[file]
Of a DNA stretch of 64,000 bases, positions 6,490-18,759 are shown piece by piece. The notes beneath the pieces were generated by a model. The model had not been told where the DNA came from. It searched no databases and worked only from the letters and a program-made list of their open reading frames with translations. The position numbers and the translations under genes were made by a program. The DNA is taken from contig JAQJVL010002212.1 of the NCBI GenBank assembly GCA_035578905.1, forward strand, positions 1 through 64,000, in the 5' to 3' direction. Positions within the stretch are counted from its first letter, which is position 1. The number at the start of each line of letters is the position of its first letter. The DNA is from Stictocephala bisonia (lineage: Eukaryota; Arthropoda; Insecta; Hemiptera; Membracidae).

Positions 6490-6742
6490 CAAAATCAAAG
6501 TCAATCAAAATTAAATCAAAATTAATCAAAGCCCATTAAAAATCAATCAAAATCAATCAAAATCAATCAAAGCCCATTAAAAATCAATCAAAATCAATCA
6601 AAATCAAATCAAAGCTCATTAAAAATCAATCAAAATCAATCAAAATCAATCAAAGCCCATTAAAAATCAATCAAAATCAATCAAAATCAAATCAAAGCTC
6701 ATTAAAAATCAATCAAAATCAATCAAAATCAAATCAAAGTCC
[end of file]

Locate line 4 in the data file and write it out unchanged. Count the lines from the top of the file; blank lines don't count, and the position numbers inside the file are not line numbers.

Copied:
6501 TCAATCAAAATTAAATCAAAATTAATCAAAGCCCATTAAAAATCAATCAAAATCAATCAAAATCAATCAAAGCCCATTAAAAATCAATCAAAATCAATCA